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Archive for September, 2008

A Very Big Collection, Indeed!

Posted by Librarian/Information Professional on September 26, 2008

A recent article from CNN describes an ambitious project by the Smithsonian, to put its 137 million-object collection online. Wow! Their vision is to bring the museum to school children who might not be able to come to see the collection. This is a noble idea on the surface, yet there are many issues to be addressed, besides all that scanning an digitizing of images. While this article was a CNN news story, the Smithsonian has been actively digitizing images for quite some time. The Terra Project is one project that has been ongoing since 2005. http://www.aaa.si.edu/collections/terra_collections_list.cfm. As an information professional, I wondered how they would treat the provenance of the articles and how they intend to use metadata to describe the objects. Perhaps this collection description is an indication of how they intend to proceed using XML EAD  data prepared by archivists.  http://www.aaa.si.edu/collectionsonline/project.htm

Of course there is a monetary side to this, grant money. In a time of declining field trips due to gasoline shortages, the Smithsonian anticipates receiving educational grant monies for this project. However, there are no estimates about time or funding necessary. One would hope that more planning is going on than what is being reported.

The news story at www.CNN.com: Smithsonian to Put its 137 million-object collection online.


The Smithsonian at: http://www.smithsonian.org/


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Buczynski, is it time?

Posted by Librarian/Information Professional on September 21, 2008

As I read a discussion article this week about selling books and library services, I thought to myself, it’s about time! Buczynski proposes the idea that libraries should offer to sell books and services as a means to increase services to users. Amid all the hue and cry from some librarians, little do they realize how fees have already crept into libraries. For example, if I want to print at the public library or at OU, I must pay for the privilege. If I am not a student at an academic institution, I must pay to check out books.

Please realize that I detest paying for services as much as the next person. Yet the costs of keeping a library functioning keep escalating. As Buczynski points out, funds are diminishing and libraries are being held more accountable for the remaining funds. For example, in the library where I am employed, the budget has not increased in years. Yet the library is expected to continue adding books, serials, and databases with no understanding of the escalating expenses of providing these services. Users often feel that the services are free, because they can access them with a simple login. What is not realized that the services are not free, and are being paid by tuition and/or fees.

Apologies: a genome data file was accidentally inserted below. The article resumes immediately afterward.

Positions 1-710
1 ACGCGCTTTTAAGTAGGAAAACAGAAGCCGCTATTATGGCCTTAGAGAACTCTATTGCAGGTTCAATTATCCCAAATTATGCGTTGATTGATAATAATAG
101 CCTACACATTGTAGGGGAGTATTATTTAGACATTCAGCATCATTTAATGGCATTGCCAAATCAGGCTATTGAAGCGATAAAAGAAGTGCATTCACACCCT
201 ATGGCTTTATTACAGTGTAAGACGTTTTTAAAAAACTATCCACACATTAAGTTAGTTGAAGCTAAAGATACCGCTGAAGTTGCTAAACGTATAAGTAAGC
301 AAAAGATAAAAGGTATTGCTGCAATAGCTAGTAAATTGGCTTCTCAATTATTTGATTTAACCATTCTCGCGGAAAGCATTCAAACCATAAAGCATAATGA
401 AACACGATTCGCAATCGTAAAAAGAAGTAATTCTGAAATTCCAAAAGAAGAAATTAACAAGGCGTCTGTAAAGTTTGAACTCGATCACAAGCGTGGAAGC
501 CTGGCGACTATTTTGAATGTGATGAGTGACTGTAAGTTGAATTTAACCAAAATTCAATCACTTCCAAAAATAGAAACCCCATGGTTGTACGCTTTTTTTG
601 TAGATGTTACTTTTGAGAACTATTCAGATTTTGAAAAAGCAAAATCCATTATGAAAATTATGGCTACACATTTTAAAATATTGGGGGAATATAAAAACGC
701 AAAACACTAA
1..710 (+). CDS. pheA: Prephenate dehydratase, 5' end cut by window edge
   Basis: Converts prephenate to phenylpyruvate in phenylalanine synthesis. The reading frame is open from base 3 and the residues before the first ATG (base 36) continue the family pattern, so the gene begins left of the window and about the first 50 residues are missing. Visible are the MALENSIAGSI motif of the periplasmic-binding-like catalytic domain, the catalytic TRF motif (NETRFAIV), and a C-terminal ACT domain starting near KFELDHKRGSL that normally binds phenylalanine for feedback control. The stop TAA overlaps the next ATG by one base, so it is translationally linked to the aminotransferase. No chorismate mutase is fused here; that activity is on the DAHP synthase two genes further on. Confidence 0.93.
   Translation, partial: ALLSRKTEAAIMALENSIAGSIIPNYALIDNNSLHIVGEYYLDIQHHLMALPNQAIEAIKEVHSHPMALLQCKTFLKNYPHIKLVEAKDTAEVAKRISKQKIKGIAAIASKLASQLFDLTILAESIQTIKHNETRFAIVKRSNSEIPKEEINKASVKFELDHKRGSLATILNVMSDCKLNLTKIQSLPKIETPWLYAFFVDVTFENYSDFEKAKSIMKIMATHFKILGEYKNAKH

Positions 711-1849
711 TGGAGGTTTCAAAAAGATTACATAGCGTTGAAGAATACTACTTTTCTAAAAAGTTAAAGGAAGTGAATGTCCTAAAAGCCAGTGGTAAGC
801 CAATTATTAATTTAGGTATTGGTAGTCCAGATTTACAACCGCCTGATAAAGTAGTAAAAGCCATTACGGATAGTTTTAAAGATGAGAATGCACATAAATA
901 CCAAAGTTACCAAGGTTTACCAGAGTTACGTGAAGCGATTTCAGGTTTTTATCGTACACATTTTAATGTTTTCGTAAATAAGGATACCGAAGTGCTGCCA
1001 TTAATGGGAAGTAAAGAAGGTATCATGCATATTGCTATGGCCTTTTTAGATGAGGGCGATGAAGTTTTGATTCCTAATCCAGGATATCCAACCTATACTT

Over ten years ago, when I worked in interlibrary loan, it was not uncommon for some institutions to charge $20 for a copy of a journal article. Most users were appalled and did not want to pay for the service. The fee served its purpose from the other library’s point of view, if the user seriously wanted the article they would pay for the use of the libraries staff, equipment, and materials. While this is troubling to me to have to pay for articles, I know that there are fees being incurred that no one sees.

Not only are libraries becoming more commercialized, the Internet is a prime example. Only a few years ago, the Internet offered many files and much information for free. When businesses realized the opportunities available, the free sites disappeared or were pushed further back in the search engine results. Now, many people expect to pay for most of the information that they find online. They buy books, pay for articles, and purchase computer software manuals. I liked the “good-ole days.” I sometimes wish that things had stayed as they were. Yet upon reflection there is much more available online now than ever before.

In libraries, too, there is so much more available now than there used to be. Libraries scramble to acquire the best materials and access for their users, yet users will never be totally satisfied. If a user wants a book that few other people would want, or a book that is not available, why not give the privilege of purchasing and delivery? The library could profit and buy more materials and the user could be happy. If nothing else, the fees could serve as a wake-up call to those who think all information should be free and awaken support for the library.


Buczynski, James A. 2008. Looking for collection 2.0. Journal of Electronic Resources Librarianship 20: 90-100.

Posted in Digital Collections | Tagged: , , , | 1 Comment »

You asked for digital projects?

Posted by Librarian/Information Professional on September 17, 2008

I came across this artile, Brad Eden’s Innovative Digital Projects. Whether all would be considered collections, I don’t know. Depends on the definition of collection. Yet, whatever they are, they are extraordinary. For those of us who are still wandering around looking for the ideal project, he has found quite a few for inspiration. Some are more repositories, others…well see for yourself.

Here are a couple of teasers for you:

This one changes on the hour: 10×10: Words and Pictures that define the time. 

On theme for digital repositories and collections is Digicult: Thematic Challenges for a Digital Culture at:  http://www.digicult.info/pages/Themiss.php.

These two are a sampling of the projects in this article from Library Technology Reports.

Eden, Brad. 2005. Innovative digital projects. Library Technology Reports 41(4): 24-44. Accessed through EBSCOhost 09/10/2008 at  http://search.ebscohost.com.ezproxy1.lib.ou.edu/login.aspx?direct=true&db=tfh&AN=17723311&site=ehost-live

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A sample digital collection policy

Posted by Librarian/Information Professional on September 15, 2008